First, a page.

Seattle, Washington

Chihuly’s largest suspended sculpture

We were fortunate to be invited to our friends Jim Karlovec and Dana Longo’s wedding, August 26th, in Cleveland, Ohio. We stayed with friends Karen Moyer and Bruce Kahn in their wonderful condo in Broadview Heights. Luckily we flew out of Seattle, so we spent the day visiting the Pacific Science Center to see the Chihuly Garden and Glass Exhibit, also the Terracotta Warriors. The Chihuly exhibit opened May, 2012 and includes three components: the Garden, the Glasshouse, and the interior exhibits. We were in awe of the beautiful glass art especially the installation inside of the Glasshouse, the expansive 100-foot long sculpture, it is one of Chihuly’s largest suspended sculptures. If you haven’t visited a Dale Chihuly blown glass exhibit, I highly recommend it. Dale Patrick Chihuly was born in Tacoma, September 20, 1941, and has had exhibits all over the world. Click on thumbnail to view images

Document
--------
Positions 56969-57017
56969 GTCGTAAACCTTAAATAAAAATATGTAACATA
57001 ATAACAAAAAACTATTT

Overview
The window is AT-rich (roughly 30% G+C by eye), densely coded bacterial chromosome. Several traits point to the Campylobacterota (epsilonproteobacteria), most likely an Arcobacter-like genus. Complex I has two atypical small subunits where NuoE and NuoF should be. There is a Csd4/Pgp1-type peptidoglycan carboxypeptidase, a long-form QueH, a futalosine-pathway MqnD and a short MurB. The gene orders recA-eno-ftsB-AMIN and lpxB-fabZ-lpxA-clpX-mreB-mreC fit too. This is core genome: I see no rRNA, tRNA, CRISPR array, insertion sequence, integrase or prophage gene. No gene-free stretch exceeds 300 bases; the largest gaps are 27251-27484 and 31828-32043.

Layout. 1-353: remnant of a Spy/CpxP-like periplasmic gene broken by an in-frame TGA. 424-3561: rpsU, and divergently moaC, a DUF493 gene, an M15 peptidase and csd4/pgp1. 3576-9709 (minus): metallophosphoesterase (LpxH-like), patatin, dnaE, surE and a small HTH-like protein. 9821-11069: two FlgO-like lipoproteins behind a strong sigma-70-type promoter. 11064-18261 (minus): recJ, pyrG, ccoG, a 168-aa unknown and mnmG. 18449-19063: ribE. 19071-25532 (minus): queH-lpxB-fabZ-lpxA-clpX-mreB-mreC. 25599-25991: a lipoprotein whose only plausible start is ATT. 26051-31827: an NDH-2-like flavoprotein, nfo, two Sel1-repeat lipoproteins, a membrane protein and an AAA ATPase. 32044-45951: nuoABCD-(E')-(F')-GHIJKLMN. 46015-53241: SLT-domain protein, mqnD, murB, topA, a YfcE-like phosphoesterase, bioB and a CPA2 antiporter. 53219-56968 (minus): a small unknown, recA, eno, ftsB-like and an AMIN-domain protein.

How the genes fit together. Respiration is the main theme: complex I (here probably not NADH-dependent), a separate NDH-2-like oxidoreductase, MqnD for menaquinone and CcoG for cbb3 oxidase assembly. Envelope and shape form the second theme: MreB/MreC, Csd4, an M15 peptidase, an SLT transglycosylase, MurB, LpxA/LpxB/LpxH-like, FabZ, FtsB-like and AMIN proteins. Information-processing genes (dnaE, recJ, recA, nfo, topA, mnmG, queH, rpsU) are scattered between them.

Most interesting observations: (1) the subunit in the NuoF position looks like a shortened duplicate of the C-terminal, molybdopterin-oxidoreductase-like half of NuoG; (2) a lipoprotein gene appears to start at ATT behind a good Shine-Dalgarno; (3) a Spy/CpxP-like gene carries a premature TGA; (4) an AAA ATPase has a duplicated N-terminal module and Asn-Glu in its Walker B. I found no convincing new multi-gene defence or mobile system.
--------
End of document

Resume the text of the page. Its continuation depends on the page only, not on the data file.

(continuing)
Chihuly Garden and Glass Exibition

Terracotta Warriors Exibition

Then we went to see the Terracotta Warriors of the First Emperor at the Pacific Science Center featuring 10 warriors from the tomb of a Chinese Emperor and more than 100 other artifacts from the third century BC. We were astonished by the scale of the archaeological site near Xi’an, China, more than 8,000 life-size ceramic figures were buried there, and each figure weighs about 300 pounds. Only 2,000 of them have been excavated so far. the burial site covers at least 22 square miles, it lay hidden for 2,200 years, and was only discovered in 1974. The site is still a work in progress more than 40 years later. We saw 10 of the full-size figures from the original site, an armored general, a cavalryman, a musician and other figures, as well as the tools and weapons of their daily existence. The exhibit devotes significant space to replicas and videos that evoke what these clay figures looked like in their original state. Well worth the visit if you get a chance! Click on thumbnail to view images

This clay figure is the form of a body-shaped “screen” on which facial and costume colors are digitally projected, then shown in fast-forward decay over the centuries.